Clearer pathways needed to attract First Nations teachers


A Charles Darwin University (CDU) researcher has found there needs to be more clarity and communication about possible pathways into teaching to increase the number of First Nations teachers in the Northern Territory.

Senior Lecturer in Indigenous knowledge at CDU’s Northern Institute, Dr Tracy Woodroffe is conducting research to address a critical shortfall of First Nations educators in the Northern Territory, a place that has the highest percentage of First Nations students in Australia.

Dr Woodroffe is a proud Warumungu Luritja woman who has extensive experience working in early childhood, primary and secondary classrooms and says the Australian teacher workforce is characterised by a distinct lack of parity between First Nations teacher numbers and non-First Nations counterparts.

“We know that there is an astounding teacher shortage at the moment, especially out in remote communities and teachers are coming from interstate,” Dr Woodroffe says.

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“These teachers are responsible for the teaching of First Nations students, but they have a different culture, different ideas about teaching and learning and there are language barriers.”

“Having more First Nations teachers could really help increase First Nations student engagement numbers, help to apply more First Nations educational approaches, and help create more role models in the community,” she says.

Exploring available pathways to First Nations students is important first step

To address the shortfall of First Nations teachers, Dr Woodroffe’s project is focused on understanding the various educational pathways on offer to First Nations students to enter teaching.

Dr Woodroffe has spoken to a range of people such as education lecturers, support staff, career education teachers and NT teacher registration board staff to understand the pathways available.

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“There is a potential study pathway for First Nations senior secondary students to enter into teaching but unfortunately it is not clearly articulated or widely known,” she says.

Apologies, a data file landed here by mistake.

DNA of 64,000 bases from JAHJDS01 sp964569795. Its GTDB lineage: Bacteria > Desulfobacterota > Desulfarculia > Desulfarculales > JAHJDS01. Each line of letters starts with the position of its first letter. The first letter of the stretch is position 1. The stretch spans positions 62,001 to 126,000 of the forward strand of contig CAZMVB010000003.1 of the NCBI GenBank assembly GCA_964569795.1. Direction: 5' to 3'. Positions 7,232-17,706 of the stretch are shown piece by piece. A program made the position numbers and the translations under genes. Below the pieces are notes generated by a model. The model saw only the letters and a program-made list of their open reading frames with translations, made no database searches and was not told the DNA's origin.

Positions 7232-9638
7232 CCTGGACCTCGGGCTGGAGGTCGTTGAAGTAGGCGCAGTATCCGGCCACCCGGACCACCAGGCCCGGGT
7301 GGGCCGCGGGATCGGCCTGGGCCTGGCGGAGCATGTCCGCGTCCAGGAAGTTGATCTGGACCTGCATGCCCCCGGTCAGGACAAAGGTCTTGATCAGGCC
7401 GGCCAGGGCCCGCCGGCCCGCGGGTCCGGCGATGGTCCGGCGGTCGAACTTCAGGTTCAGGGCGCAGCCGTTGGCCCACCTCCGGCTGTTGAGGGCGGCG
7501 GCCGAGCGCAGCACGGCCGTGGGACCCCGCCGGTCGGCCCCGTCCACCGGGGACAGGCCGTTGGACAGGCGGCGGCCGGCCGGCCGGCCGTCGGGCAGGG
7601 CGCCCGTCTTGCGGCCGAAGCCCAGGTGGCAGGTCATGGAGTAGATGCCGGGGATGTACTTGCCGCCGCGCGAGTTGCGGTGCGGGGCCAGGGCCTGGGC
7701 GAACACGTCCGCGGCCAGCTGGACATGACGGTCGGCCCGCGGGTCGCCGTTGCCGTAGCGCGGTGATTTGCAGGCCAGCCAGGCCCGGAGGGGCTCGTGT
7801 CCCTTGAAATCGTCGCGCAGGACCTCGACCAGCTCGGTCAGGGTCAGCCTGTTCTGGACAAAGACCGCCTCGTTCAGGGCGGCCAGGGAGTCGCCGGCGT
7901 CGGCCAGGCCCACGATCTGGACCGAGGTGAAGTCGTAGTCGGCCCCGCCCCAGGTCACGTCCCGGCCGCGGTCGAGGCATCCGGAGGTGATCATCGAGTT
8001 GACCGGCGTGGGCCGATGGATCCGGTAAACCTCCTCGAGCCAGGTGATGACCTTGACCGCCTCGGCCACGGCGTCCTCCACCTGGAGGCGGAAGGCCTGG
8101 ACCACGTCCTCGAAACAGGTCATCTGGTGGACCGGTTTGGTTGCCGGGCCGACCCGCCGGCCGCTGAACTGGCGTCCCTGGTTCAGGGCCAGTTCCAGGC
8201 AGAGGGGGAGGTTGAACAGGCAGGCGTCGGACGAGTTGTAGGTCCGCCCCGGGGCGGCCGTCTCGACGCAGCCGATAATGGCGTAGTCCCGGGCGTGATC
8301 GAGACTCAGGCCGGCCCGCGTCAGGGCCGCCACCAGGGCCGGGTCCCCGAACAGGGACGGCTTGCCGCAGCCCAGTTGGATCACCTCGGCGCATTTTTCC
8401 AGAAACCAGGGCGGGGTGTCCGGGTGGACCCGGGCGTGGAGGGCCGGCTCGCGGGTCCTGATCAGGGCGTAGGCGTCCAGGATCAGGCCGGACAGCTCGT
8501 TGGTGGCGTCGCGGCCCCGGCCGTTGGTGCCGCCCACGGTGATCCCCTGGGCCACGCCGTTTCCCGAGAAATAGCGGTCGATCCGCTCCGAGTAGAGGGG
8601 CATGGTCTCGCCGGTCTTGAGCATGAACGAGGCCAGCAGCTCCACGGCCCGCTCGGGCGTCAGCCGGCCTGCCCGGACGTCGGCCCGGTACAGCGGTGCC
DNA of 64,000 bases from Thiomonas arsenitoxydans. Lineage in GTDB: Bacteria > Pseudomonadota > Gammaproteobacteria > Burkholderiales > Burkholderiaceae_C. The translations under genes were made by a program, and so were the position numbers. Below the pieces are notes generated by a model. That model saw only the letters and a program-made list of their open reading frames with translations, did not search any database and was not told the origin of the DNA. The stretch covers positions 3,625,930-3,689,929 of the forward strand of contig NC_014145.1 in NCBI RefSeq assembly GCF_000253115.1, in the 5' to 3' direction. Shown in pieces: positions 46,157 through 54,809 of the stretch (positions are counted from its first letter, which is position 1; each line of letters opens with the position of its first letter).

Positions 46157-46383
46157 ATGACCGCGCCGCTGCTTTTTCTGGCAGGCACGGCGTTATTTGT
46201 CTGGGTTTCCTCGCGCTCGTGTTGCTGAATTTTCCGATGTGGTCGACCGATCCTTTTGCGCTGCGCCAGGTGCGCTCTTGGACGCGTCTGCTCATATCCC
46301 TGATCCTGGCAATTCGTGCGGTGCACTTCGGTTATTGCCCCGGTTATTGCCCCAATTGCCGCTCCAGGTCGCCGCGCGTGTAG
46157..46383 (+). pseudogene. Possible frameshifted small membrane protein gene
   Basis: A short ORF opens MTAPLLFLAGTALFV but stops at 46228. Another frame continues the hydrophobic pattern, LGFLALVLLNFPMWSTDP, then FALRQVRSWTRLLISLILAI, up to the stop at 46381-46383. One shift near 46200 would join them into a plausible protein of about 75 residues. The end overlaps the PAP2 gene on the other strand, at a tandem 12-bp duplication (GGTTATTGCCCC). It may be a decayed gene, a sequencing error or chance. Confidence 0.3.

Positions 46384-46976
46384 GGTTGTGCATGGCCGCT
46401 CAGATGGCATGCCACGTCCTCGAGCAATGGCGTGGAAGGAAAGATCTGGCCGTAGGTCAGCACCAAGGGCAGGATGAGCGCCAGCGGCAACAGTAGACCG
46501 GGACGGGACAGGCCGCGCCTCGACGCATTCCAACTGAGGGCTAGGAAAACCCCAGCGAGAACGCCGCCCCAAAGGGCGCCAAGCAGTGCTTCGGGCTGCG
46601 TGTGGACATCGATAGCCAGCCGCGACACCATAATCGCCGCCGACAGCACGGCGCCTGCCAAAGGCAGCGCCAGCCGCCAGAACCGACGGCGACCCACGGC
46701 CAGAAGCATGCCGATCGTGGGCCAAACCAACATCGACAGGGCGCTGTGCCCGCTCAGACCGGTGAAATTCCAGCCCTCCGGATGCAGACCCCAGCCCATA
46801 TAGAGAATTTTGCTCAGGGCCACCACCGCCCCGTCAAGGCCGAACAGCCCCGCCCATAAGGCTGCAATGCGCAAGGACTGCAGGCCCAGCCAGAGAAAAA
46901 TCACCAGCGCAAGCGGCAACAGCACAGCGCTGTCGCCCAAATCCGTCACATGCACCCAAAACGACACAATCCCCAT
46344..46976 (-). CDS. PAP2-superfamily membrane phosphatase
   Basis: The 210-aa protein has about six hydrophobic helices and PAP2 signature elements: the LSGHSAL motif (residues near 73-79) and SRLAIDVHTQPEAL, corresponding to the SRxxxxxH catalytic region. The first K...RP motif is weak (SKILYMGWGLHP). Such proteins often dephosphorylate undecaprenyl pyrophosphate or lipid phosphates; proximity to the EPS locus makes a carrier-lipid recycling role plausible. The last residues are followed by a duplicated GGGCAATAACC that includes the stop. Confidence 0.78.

“If we are going to increase the number of First Nations teachers, we need a coordinated approach to change processes and practices to improve pathways and better support First Nations students,” Dr Woodroffe says.

Improving workforce development

Dr Woodroffe has recently received a First Nations Fellowship from the Australian Centre for Student Equity and Success (ACSES) – formerly the National Centre for Student Equity in Higher Education (NCSEHE) – at Curtin University to continue with the project.

ACSES’s First Nations Fellowship program provides year-long fellowships for First Nations Australians working as researchers and practitioners in higher education, to complete a project that will inform an area of higher education equity practice and policy.

The next phase of Dr Woodroffe’s research will focus on understanding the aspirations of First Nations high school students to become teachers, and First Nations teachers’ perspectives about teaching and how to promote teaching to other First Nations people.

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This will assist the Department of Education with workforce development and assist universities to increase First Nations enrolments in teacher education.

Exploring current perceptions helps create a better future

“My study will specifically focus on promoting teaching as a career of choice for First Nations people to ultimately improve educational outcomes for First Nations students,” Dr Woodroffe says.

Dr Woodroffe will contact around 40 schools across the Territory in urban and remote locations to ask students in senior years and teachers to complete an anonymous survey.

“Through the survey, I hope to learn about First Nations perceptions of teaching as a career and how to best promote teaching, in order to inspire and encourage as many First Nations people as possible to become teachers,” she says.

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